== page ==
Mothers of Creation Route


The Garden Route is South Africa’s Garden of Eden. It is a combination of long, deserted beaches, tranquil lagoons, lush green forests and mountain ranges. It stretches along 227km from the Slang River near Heidelberg to the Tsitsikamma Forest and the Storms River. 

This narrow temperate zone is wedged between the mountains and the sea and here nature has created a spectacular garden. The route covers the south-western reaches of South Africa’s high interior plateau the Great Karoo. This stark region takes its name from the Khoi word meaning ‘land of great thirst‘.

South Africa is known to be a land of great contrasts and the Mothers of Creation Experience Route, which parallels the Garden Route, showcases some of these contrasts: the lush coastal region and the stark Karoo; the despair of poverty and unemployment and the resilience and entrepreneurial spirit of the local people; and even the difference of starting off a mere tourist to become a welcome guest in the community. 

Reasons to visit:

Between the town of George and the Tsitsikamma forests, the ruggedly beautiful Outeniqua and Langkloof mountains drop down from the interior plateau to the coastal plain. The mountains capture the rain clouds that rise from the sea and in turn fill the many streams and rivers, providing life-giving water to large tracts of forest. The name Outeniqua comes from the Khoi word meaning ‘People with Honey’, as the Khoi people collected honey from bees feeding on the region’s wild flowers. The flowers of the Outeniqua Mountains form part of the fynbos, which makes up 80% of the Cape floral kingdom.

Some of South Africa’s largest trees are found in the forests dotted throughout the route, including the massive Outeniqua Yellowwoods (Podocarpus) which reach heights of up to 50m (a tree of this size would probably be over 800 years old with a trunk at least 3m in diameter). In both the Tsitsikamma and Knysna forests pathways have been cut through the forests to allow visitors to see some of these majestic “‘Big Trees”. Sadly, the great forests of indigenous hardwood trees have lost much of their former splendour as a result of ruthless exploitation during the 18th and 19th centuries.  Nevertheless, the Garden Route’s 65 000 hectares of surviving natural forest makes up the largest indigenous forest reserve in South Africa.

For centuries, herds of elephant roamed the plains and wetlands of the Southern Cape. By the beginning of the 20th century however, they had all but lost access to the coastal plain as a result of increasing human settlements. The elephants sought sanctuary in the depths of the Knysna forests, even though these woodlands are not the most ideal of habitats for the giants.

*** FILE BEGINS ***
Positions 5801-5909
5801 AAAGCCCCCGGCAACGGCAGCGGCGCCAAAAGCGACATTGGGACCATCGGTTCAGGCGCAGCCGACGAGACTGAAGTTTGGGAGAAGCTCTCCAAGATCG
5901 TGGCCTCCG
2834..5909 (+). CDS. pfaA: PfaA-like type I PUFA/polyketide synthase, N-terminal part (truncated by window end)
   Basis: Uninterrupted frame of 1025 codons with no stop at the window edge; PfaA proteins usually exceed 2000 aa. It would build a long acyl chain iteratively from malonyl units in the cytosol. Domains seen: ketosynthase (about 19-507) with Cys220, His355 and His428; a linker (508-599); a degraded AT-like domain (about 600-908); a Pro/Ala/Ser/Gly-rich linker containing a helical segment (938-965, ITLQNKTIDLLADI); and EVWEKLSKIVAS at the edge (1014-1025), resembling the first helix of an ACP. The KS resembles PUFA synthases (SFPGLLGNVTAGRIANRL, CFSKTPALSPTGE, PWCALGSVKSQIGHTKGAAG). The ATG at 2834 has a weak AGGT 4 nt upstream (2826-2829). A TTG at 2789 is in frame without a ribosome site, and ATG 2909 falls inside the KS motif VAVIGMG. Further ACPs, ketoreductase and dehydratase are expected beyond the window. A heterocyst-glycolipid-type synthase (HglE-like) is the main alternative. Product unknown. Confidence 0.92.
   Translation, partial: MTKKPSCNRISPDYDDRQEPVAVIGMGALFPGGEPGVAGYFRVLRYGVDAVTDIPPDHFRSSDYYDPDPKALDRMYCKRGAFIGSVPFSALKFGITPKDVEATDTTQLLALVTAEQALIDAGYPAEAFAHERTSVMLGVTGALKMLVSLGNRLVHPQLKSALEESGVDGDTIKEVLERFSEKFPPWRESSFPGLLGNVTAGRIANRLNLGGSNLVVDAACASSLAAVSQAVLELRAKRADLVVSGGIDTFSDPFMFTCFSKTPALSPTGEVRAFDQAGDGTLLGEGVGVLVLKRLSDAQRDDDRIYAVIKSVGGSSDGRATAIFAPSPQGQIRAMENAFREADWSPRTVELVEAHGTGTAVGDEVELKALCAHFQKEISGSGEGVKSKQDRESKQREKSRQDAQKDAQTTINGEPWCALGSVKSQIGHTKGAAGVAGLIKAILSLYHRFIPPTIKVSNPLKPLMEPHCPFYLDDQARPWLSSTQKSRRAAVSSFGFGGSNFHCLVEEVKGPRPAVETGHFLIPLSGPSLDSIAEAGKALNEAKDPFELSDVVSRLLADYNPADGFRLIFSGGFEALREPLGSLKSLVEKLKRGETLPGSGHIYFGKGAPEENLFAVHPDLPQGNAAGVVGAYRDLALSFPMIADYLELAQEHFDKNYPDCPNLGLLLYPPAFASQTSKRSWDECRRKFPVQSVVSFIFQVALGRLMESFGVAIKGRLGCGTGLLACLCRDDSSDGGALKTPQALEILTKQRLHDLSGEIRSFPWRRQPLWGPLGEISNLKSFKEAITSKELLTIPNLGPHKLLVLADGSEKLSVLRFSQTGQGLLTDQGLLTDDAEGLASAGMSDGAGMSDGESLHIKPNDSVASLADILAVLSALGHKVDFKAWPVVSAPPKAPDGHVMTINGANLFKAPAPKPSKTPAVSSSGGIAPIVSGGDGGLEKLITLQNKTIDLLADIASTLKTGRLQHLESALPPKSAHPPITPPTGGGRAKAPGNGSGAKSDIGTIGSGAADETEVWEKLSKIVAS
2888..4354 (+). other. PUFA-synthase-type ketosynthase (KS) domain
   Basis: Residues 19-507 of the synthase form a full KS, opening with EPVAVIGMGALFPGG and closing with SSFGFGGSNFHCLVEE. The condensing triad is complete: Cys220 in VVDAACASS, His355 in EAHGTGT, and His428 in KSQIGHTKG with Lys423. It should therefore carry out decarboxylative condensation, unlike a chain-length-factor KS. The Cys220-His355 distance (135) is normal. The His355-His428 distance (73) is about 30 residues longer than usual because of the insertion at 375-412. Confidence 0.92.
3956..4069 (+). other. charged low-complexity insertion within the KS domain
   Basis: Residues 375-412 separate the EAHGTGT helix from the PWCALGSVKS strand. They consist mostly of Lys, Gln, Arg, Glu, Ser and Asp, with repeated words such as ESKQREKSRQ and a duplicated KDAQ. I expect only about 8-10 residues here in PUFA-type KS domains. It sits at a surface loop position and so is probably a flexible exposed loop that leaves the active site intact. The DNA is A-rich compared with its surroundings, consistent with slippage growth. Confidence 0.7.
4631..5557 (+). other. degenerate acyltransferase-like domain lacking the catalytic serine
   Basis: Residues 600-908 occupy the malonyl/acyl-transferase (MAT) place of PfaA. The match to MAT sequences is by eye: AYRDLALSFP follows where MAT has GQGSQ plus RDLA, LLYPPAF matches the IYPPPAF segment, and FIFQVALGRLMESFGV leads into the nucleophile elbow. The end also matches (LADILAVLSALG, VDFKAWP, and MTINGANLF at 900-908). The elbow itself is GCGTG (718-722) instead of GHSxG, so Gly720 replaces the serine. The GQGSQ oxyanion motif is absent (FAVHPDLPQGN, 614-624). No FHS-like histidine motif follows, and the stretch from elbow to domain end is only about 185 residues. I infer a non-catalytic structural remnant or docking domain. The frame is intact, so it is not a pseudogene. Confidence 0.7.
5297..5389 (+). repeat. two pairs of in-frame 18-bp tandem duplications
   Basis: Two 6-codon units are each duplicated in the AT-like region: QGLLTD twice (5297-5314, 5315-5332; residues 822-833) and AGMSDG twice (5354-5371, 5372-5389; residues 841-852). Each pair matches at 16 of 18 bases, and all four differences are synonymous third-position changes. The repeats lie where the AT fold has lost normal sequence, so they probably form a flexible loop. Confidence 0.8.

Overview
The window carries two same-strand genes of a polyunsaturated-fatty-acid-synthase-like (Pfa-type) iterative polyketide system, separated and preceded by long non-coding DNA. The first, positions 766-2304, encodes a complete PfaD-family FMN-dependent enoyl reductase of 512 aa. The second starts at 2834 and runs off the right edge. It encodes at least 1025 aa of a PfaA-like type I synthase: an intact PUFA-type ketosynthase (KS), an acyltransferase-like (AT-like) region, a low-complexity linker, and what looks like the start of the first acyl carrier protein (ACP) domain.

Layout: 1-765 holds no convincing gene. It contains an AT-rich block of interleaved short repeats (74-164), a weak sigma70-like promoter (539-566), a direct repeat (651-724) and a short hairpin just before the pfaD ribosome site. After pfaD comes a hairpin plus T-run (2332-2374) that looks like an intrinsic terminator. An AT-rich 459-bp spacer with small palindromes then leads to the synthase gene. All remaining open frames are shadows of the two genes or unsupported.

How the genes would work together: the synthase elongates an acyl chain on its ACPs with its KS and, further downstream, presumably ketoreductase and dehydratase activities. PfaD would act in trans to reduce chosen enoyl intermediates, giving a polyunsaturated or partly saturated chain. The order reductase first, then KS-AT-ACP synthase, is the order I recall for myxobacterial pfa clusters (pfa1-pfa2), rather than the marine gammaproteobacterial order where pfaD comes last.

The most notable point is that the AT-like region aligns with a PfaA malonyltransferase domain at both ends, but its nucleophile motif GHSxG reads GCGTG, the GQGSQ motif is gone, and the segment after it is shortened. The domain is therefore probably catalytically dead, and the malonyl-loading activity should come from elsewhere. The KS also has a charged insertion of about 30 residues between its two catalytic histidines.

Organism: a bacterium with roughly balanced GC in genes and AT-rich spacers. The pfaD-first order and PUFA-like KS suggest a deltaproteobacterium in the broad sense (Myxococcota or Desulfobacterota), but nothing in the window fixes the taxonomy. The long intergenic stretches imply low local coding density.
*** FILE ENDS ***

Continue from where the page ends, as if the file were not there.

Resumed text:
Within this region are eight communities fighting to keep their land. Their struggle has given rise to the community-based Sustainable Women’s Tourist Route (The Mothers of Creation Route). On this route tourists have the opportunity to meet local people while directly supporting the community to create a sustainable economic future. Other communities have also joined the route, enlarging and adding value.

What to expect when visiting the communities and enjoying a homestay:

  • Toilet facilities: The majority of the toilets are long drops (outside toilets with either a bucket or a large open hole beneath the toilet);
  • Towel: Although it is not necessary for all homestays, it is suggested that travellers bring their own towels;
  • Linen: Linen is provided at the majority of the establishments however, confirm this when making reservations; and
  • Water: Some of the establishments do not have running water inside the homestays.

This is a different experience. Leave behind running water, electricity, flushing toilets and preconceived ideas. Choose the excitement of the unknown and the opportunity to share the reality of other people’s lives.

As far as possible, directions are supplied for most communities and local establishments. However, once you arrive in the community, locals can usually give you further directions. As the communities are generally quite a distance from established towns, your hosts need at least 48 hours’ notice to prepare for your stay.

Travel etiquette:

  • Treat all residents with respect and dignity;
  • Ask for permission before taking photographs;
  • Don’t hand out money – rather make a donation to a local charity that will put your money to use for community projects; and
  • Take general safety precautions such as keeping valuables locked away.

This is not a route for the hurried or impatient traveller. It is a route to be cherished as it engulfs an area of incredible beauty and incredible people. The local people want to welcome visitors into their communities, their homes and their lives. You are invited to enjoy every aspect of the scenery, the culture and the people. Visitors will be treated to exceptional hospitality and warmth. 

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